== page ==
Riggle said in an interview that his church did not endorse any candidate and that his introduction was focused on biblical values, not politics. He added that he believes the Johnson Amendment should be overturned.
“The government has no right, at any time, to, in any way, tell the church who it can have or who it cannot have to speak,” he said. “It can’t tell the church what it can preach on or not preach on. This is America, and we believe in a free church. Not one controlled by the government.”
Patrick did not respond to requests for comment or to emailed questions.
Last week, ProPublica and the Tribune reported about numerous apparent violations by church pastors who supported political candidates from the pulpit. A candidate endorsement is a “clear violation” under IRS rules. But the law itself is complex and can be vague, leaving gray areas that make identifying other violations more difficult. Below are answers about what it does and doesn’t do.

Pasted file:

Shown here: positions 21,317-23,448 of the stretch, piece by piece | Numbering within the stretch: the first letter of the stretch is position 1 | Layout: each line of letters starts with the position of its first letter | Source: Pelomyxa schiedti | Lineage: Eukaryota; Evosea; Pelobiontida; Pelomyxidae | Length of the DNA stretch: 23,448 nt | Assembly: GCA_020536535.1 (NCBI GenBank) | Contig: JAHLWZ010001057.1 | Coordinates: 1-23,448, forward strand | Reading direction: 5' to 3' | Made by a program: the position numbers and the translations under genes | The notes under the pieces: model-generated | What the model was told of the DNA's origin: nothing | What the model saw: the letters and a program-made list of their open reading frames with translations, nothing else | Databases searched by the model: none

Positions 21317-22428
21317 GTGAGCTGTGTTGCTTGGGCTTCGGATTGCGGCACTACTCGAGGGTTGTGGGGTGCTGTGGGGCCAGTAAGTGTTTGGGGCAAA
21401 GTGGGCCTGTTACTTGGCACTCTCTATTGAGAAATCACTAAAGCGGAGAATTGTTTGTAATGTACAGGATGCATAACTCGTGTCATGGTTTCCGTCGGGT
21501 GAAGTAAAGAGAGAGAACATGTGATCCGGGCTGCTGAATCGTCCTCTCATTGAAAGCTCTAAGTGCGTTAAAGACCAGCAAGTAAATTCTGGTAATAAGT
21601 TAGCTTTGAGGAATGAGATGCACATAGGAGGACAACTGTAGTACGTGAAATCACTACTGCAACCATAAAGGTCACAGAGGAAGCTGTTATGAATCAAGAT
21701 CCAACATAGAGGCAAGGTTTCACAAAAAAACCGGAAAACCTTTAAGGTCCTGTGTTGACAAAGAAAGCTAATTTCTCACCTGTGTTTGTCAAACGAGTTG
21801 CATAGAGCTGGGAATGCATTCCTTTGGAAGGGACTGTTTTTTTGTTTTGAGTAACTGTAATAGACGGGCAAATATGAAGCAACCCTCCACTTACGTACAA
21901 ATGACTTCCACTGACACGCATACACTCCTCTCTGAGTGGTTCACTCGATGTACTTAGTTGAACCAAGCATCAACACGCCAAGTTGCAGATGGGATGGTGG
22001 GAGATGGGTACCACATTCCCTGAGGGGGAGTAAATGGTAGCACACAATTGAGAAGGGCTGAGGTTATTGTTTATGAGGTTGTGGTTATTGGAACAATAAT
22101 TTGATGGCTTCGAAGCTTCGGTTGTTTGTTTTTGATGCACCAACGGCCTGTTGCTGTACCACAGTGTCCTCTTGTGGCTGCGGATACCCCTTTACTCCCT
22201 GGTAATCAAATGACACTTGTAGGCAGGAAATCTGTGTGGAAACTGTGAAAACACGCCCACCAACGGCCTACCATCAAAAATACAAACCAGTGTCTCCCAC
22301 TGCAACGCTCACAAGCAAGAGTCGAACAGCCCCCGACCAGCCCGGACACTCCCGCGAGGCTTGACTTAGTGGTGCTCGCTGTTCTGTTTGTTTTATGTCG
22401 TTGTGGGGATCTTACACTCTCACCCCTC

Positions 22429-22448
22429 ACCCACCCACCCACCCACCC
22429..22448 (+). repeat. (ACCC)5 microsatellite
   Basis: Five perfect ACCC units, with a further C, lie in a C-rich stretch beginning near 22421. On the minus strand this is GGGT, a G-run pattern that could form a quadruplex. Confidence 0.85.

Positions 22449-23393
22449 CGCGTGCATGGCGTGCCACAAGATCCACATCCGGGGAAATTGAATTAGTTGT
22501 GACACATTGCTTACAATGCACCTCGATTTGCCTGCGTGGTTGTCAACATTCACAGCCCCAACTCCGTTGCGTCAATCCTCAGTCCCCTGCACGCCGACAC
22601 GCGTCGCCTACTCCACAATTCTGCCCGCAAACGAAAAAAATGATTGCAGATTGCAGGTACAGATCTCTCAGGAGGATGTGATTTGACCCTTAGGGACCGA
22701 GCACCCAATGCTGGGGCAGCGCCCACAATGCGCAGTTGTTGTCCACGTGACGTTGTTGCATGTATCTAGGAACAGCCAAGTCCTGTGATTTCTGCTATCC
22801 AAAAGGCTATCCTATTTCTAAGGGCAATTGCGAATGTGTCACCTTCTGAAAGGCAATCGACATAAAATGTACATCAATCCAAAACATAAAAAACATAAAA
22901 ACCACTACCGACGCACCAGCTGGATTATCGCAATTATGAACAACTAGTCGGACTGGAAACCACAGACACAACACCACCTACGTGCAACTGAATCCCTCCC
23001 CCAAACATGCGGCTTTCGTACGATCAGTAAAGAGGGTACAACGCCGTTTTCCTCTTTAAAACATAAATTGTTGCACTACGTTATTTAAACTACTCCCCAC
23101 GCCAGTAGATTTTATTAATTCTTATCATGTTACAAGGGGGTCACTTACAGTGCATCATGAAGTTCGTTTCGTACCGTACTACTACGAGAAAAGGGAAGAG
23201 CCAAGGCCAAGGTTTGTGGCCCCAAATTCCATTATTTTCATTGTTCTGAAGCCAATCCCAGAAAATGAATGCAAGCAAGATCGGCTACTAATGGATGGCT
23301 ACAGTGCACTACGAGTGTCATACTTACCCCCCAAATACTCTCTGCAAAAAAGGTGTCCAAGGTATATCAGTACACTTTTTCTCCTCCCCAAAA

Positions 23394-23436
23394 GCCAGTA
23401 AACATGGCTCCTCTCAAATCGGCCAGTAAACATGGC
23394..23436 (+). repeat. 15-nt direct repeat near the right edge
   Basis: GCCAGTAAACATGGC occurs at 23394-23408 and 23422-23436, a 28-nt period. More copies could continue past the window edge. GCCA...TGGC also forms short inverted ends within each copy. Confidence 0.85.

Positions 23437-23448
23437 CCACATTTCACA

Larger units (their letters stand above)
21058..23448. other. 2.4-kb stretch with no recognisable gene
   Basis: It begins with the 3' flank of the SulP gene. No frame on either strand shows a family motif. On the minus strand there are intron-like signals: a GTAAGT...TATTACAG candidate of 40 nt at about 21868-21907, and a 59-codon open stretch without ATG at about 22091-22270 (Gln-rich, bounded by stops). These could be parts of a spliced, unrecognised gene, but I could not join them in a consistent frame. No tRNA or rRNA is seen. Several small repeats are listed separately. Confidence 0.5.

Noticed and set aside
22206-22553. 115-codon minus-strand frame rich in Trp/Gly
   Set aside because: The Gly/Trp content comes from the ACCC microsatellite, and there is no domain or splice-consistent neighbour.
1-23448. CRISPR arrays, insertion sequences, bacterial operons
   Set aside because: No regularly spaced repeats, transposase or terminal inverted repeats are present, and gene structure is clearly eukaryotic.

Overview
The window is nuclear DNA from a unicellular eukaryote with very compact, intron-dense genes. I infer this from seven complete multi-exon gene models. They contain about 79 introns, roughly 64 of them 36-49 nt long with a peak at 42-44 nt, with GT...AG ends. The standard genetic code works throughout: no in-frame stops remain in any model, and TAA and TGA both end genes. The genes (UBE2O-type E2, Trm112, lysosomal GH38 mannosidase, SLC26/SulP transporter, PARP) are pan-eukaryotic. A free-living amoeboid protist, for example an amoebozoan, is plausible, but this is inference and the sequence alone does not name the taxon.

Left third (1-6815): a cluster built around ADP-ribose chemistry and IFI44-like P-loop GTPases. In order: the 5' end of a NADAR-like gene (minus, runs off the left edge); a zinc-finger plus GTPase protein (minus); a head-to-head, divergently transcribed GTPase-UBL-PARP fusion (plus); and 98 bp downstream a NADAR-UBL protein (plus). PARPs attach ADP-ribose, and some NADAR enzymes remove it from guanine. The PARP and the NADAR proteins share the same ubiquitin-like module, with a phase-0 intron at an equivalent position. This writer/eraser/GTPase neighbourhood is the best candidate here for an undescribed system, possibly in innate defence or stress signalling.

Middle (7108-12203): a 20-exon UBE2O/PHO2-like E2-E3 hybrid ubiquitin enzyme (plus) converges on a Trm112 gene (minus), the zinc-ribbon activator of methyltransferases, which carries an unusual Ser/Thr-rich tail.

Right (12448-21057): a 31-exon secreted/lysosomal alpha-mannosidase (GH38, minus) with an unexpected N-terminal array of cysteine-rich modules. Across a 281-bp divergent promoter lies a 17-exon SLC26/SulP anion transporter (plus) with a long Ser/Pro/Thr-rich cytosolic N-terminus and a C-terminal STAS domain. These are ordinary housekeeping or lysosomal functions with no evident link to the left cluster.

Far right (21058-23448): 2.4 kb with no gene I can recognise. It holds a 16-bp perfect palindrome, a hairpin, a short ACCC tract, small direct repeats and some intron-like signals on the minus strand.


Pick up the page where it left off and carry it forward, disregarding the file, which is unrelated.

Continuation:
What is the Johnson Amendment?
In 1954, then-U.S. Sen. Lyndon Baines Johnson of Texas proposed an amendment to the U.S. tax code that prohibited nonprofits, including religious institutions, from involvement in political campaigns.
The amendment was uncontroversial at the time. It passed with bipartisan support and was signed into law by Republican President Dwight Eisenhower.
Though Johnson did not single out churches, religious organizations are subject to the law because they are nonprofit organizations. Violations can result in revocation of their tax-exempt status.
What does the Johnson Amendment prohibit?
Nonprofit organizations are barred from directly or indirectly participating in, or intervening in, “any political campaign on behalf of (or in opposition to) any candidate for elective public office.”